It was the time to put the Pie brand concept through the rigour of a product design process. Our digital team were tasked with how it could come to life as an interface, and started to solve app and website problems. How could the segmentation concept have a function? Interactions, motion language and full pages were all covered.

The dashboard experience required a lot of functionality and organisation. This is where we started to really test and develop how layout, hierarchy and interactions could work uniquely for Pie. As we established that, we uncovered opportunities for the product to have memorable interactions and moments that become ownable. Assets, colours and a visual approach gave enough variation for various data. Through this testing we also found we needed more depth and contrast in the visual hierarchy.

Adding depth and brand distinction

By this point, we had a basic framework through our pages. But, with only a basic set of parts, it was feeling a bit flat. Crucially, we’d built up a clear idea of what was missing, so by bringing the brand team back into the fold, we worked together to develop solutions.

One example is how colour moved on. We switched to a dark background for moments of focus, with a vibrant secondary palette. This palette had to be consolidated to work through brand textures, as well as a functional set of colour pairings in our data visualisations. We continued to extend the visual language, with typeface, iconography and photographic direction laddering back to the brand concept of divisible segments.

Thanks to this feedback loop between teams, we were testing brand decisions through the product and locking the successes into our system. The digital team pushed the brand to solve tangible design challenges, while the brand team pushed the digital team to find something distinctive in every moment.

Testing the product with Pie

This was a milestone in the project. With a design language driven by testing through various product moments, we could move into the next phase.

Working in weekly sprints with Pie’s head of product, we focused on designing the various moments across the app, building a component library as we went. We worked through app intro screens, onboarding, dashboard, invoicing, refund processing and more. Checking in twice a week, we’d share progress, handle feedback and take on briefs for upcoming pages. As we built up our shared library of work, the Pie team were empowered to test, extend and feed back new requirements as needed.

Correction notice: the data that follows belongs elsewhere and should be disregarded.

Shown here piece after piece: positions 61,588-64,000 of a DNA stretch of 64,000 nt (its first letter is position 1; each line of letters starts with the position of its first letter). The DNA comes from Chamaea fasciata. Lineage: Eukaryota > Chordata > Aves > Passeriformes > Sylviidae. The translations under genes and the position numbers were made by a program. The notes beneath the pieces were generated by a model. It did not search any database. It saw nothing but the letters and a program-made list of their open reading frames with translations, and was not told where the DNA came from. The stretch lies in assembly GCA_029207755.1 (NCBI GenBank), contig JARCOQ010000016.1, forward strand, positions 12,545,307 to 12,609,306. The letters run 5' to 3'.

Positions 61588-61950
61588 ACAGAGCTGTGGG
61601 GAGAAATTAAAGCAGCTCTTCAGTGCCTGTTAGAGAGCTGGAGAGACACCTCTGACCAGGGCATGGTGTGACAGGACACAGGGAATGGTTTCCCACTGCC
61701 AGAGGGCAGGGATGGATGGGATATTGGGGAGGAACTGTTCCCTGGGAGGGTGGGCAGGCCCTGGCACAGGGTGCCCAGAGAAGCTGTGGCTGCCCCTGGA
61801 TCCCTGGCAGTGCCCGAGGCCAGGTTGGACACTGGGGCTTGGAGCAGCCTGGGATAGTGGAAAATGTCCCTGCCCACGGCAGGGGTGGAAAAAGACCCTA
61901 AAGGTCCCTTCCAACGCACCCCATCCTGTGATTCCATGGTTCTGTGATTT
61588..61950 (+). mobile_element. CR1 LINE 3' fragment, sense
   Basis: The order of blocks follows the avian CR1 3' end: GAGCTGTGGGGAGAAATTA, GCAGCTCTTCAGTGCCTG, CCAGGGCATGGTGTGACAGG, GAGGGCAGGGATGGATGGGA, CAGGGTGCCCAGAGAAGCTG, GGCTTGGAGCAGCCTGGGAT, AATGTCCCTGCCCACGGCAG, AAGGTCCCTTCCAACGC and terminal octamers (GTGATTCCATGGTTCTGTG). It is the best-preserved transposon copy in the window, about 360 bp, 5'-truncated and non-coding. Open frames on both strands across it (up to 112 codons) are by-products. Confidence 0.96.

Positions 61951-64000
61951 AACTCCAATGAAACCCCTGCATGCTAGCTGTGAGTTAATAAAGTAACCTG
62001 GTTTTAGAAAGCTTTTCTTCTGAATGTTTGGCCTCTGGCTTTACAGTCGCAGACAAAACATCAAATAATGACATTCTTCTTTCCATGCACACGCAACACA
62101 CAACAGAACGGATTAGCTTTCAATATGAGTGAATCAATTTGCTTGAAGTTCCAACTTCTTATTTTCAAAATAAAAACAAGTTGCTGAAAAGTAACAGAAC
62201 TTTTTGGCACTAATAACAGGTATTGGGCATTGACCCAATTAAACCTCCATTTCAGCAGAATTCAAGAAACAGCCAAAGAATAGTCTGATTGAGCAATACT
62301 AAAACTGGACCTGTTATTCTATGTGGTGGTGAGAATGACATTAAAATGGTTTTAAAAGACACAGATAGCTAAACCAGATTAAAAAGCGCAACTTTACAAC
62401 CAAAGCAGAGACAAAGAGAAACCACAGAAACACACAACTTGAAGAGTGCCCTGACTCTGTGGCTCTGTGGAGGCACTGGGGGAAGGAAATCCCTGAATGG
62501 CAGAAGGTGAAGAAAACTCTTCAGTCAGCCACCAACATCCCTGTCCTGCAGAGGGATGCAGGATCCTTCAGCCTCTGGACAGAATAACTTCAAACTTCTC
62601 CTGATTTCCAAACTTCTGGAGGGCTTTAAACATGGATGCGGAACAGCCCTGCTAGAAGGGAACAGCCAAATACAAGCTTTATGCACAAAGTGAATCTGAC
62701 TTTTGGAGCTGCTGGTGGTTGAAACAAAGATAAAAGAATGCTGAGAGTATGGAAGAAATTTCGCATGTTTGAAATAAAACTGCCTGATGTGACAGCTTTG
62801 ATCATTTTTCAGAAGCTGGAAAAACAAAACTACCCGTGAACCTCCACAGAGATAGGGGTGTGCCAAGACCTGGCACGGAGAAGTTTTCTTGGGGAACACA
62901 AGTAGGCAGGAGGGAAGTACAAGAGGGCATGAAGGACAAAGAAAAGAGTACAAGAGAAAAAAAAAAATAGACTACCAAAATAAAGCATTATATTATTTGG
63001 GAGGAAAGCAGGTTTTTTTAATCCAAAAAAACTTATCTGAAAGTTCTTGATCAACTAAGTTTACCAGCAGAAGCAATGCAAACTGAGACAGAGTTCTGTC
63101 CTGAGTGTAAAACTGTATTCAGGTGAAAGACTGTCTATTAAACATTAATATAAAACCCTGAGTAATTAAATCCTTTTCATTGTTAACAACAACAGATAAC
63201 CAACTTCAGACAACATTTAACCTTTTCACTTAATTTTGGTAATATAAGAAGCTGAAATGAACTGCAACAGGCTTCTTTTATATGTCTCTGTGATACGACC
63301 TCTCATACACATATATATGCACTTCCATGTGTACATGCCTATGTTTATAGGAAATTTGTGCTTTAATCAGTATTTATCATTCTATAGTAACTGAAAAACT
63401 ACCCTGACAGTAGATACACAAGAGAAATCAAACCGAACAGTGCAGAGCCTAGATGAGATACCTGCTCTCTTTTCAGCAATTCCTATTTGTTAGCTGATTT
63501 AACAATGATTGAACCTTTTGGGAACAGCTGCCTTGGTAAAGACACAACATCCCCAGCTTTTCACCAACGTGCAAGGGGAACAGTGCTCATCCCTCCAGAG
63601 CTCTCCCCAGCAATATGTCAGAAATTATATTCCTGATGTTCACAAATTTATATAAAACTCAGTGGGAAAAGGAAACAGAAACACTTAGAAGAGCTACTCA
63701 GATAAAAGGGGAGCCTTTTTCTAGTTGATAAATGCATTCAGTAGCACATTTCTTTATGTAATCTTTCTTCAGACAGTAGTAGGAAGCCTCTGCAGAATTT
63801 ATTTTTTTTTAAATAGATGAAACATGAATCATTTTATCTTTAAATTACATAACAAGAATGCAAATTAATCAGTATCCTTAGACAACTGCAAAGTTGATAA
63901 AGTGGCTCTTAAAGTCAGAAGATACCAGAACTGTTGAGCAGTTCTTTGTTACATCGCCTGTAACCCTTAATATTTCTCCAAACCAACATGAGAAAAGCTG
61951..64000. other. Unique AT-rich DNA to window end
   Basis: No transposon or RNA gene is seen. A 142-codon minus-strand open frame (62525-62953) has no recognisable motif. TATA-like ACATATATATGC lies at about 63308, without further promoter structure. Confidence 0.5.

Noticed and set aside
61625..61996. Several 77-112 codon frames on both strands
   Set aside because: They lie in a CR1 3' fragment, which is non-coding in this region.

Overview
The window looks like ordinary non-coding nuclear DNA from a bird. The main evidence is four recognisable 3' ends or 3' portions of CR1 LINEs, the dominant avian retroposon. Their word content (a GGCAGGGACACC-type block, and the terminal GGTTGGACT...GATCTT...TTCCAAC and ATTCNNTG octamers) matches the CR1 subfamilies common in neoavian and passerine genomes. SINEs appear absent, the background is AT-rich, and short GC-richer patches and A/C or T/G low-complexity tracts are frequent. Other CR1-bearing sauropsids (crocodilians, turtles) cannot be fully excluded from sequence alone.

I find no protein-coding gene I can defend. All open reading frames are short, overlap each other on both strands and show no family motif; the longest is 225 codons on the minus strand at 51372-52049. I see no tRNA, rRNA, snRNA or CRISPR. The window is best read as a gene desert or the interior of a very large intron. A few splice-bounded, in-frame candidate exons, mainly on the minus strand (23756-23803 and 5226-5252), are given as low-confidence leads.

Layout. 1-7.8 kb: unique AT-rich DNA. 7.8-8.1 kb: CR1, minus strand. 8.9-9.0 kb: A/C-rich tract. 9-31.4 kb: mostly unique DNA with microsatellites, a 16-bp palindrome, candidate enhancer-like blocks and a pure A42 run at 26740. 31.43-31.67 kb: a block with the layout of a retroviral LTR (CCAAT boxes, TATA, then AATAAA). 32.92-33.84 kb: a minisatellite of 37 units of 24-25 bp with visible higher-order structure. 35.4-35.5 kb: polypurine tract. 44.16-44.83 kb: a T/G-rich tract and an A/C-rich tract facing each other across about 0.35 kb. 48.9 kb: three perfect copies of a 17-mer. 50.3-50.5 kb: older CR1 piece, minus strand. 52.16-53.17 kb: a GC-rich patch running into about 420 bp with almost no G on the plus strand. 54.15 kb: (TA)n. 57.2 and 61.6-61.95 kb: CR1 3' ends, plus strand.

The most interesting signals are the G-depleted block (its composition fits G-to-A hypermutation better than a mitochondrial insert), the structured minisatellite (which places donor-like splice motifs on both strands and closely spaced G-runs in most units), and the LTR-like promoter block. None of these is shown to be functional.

As our work drew to a close, we stayed in close contact with Pie’s team, occasionally arranging ‘reverse shares’ where the team would show us what they’d made. They’d bring their design challenges from the week and we spent an hour working through a few approaches together. By this point, it was crucial for Pie’s design team to have ownership, but to have support as they ramped up with the new toolkit.

We hope this example adds some detail to how brand and digital methods can combine to make a project more successful. You can read more about our approach here, and check back for more deep dives coming soon.

Sam Hodges & Mark Robbins

As Digital Design Director at Output, Sam (he/him) brings experimental thinking together with a deep understanding of product usability, to ensure the experiences we create are as functional as they are beautiful. Mark (he/him) joined Output to take our brand work to new levels of creative craft. As Associate Creative Director, his deep-dive articles show how creative thinking can solve complex problems, change behaviour and create meaningful impact.